The following poem began as a composite exercise. When started it, I had every intention of it being a villanelle; however, I ran into a bit of trouble primarily because the lines were so long. (I have another villanelle with significantly shorter lines under the post entitled Attempting a Villanelle which seems to work much better as a villanelle in my opinion.) The first line of the poem was begot from a writing exercise in The Poet's Companion. In the chapter, Addonizio and Laux produce interesting sentences, and then ask the reader to makeover the sentences by adding their own appositives. Their sentence went: "All that I love tonight -- your body curled beside mine, the vase of white lilies, the one bird calling from the yard -- might be lost tomorrow." The appositive phrase obviously being within the dashes. So I redid the sentence to produce the first line of this poem.
"February 14th" is also a byproduct of this excercise. In their sample sentence, Addonizio and Laux wrote, "I wanted to return to that place, the tiny village in Mexico." In my poem, I wrote about wanting to return to an ex-boyfriend's shithole apartment. You can see that from Addonizio and Laux to my own sentences that anything can be expounded on well beyond a generic phrase or sentence. Once you add the personal into a sentence or poem it makes for a unique piece. As for the following piece, it took on a life of it's own after I got the first sentence down. Although it is a bad example of a villanelle despite the amount of times I've tried to revise it to be so, I will admit that I am truly fond of it. Poems, of course, are what they are; the poet is merely their polisher, not their craftsman.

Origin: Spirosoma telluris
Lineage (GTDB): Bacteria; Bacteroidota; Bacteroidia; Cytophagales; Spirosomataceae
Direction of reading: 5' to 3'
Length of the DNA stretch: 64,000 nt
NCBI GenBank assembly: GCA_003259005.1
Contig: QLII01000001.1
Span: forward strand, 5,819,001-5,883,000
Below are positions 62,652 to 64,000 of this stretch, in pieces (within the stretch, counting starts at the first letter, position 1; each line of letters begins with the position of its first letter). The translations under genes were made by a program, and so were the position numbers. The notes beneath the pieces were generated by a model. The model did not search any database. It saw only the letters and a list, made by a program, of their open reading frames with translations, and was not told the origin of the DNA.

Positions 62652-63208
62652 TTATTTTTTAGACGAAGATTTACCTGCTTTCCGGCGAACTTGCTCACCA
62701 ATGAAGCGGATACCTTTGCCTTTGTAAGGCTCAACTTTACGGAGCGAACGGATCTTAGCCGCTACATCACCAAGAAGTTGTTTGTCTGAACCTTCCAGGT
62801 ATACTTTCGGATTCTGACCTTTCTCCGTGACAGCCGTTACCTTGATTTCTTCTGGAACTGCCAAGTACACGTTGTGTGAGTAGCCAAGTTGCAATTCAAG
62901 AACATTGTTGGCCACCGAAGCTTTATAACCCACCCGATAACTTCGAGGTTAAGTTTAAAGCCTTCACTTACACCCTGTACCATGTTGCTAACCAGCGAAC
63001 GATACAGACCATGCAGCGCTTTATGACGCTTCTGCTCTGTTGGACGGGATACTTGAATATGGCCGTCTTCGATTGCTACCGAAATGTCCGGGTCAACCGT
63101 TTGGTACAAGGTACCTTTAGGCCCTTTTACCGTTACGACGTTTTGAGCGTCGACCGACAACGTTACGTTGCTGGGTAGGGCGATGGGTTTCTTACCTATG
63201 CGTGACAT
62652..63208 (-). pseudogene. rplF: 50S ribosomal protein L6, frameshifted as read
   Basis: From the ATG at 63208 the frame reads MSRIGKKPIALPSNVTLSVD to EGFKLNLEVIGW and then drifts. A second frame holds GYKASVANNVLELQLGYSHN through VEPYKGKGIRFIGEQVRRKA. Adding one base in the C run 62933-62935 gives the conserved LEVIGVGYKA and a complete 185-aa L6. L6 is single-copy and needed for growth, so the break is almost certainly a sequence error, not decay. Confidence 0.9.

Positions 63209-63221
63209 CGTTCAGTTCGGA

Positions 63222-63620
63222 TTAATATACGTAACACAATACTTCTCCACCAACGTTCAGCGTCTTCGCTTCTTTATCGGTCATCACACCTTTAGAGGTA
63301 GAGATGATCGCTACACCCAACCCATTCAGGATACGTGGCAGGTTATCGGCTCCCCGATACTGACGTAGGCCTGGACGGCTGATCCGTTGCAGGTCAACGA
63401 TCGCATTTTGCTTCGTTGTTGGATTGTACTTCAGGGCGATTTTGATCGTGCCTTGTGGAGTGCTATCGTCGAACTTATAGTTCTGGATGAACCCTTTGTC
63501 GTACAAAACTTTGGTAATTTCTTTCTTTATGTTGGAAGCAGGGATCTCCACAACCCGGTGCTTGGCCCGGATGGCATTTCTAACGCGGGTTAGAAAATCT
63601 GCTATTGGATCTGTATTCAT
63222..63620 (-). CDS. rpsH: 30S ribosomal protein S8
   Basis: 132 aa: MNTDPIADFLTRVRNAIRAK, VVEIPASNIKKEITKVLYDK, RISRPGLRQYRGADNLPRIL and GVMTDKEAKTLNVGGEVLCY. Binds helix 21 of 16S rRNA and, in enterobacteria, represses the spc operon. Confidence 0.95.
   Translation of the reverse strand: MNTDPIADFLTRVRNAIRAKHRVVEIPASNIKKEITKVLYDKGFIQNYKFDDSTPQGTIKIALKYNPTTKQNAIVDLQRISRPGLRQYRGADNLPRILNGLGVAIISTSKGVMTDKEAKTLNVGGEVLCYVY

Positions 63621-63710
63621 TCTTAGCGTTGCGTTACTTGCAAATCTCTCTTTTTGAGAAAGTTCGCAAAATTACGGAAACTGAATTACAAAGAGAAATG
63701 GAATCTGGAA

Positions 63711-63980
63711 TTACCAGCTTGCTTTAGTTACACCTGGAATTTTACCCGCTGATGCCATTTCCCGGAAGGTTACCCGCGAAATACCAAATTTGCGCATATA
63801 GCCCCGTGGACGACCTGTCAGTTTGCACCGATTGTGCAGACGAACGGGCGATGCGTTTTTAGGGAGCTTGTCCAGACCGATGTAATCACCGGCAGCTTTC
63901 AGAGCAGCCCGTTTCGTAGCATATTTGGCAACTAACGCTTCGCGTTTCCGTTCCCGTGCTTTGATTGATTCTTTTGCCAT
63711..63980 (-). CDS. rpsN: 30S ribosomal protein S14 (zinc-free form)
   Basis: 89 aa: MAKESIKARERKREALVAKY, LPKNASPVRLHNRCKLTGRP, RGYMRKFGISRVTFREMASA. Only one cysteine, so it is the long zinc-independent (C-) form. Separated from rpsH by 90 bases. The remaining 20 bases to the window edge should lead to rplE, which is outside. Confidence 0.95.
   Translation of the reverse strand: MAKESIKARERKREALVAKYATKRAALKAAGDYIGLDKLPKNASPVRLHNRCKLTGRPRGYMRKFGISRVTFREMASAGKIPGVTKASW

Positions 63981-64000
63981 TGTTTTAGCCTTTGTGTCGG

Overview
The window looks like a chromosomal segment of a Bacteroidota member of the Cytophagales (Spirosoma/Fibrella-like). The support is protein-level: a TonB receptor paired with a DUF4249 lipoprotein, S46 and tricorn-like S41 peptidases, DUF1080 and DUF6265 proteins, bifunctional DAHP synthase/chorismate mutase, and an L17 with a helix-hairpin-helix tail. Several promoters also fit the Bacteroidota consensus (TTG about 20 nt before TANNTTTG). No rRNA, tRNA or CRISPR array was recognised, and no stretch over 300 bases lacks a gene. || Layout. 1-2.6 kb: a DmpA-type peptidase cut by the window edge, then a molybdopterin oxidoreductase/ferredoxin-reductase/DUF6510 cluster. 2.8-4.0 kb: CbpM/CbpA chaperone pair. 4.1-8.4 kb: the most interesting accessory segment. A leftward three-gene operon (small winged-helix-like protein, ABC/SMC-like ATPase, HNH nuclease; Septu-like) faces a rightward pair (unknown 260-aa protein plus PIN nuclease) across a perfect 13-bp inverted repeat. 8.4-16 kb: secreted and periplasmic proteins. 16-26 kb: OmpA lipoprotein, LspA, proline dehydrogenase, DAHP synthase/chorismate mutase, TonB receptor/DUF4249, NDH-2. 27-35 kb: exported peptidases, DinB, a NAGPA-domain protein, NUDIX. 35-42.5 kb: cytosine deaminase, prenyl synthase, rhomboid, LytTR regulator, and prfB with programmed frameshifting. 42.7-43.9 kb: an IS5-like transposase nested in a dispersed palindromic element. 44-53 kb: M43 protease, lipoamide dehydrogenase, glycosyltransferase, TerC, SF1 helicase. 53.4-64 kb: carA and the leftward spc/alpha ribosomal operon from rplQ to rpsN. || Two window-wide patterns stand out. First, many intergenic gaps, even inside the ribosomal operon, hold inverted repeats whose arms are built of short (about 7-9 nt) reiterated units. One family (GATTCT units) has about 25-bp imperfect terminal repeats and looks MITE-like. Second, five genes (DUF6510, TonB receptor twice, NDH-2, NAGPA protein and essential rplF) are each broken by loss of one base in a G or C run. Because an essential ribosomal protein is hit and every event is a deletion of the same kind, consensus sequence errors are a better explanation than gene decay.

All that I love tonight -- your whole body lowered before me, like a mendicant in need of want -- may be lost tomorrow.
I fall in love with the dim light riding your furled back, your head in my lap, I find this love like knowing peace.
I hang on your soiled shirt, smooth your wet hair, press up against you; give the work of body suffering to see you go.
(it's muscle memory i suppose the way my fingers know the count of the bony ridge of your back)
I grip and thrash at those things I can have forever, the memories like marred or faded photographs. How do I know
that your love lasts? Your underwear strewn on the floor, the unmade bed, the chatter of television seeming to cease?
All that I love tonight -- your own body lowered before me, like a mendicant in need of want --may be lost tomorrow.
So I waste no time stealing away the smallness of your eyes, the flatness of your nose, the birthmark in the shadow
of the upper neck. But most of all I want to pocket your lips, charming the pores of my chest as if they were a feast.
I hang on your soiled shirt, smooth your wet hair, press up against you: give the work of body suffering to see you go.
I often mistake love for fly-by-night trysts but keeping you on me, piece-by-piece, is lovelier than remaining hollow.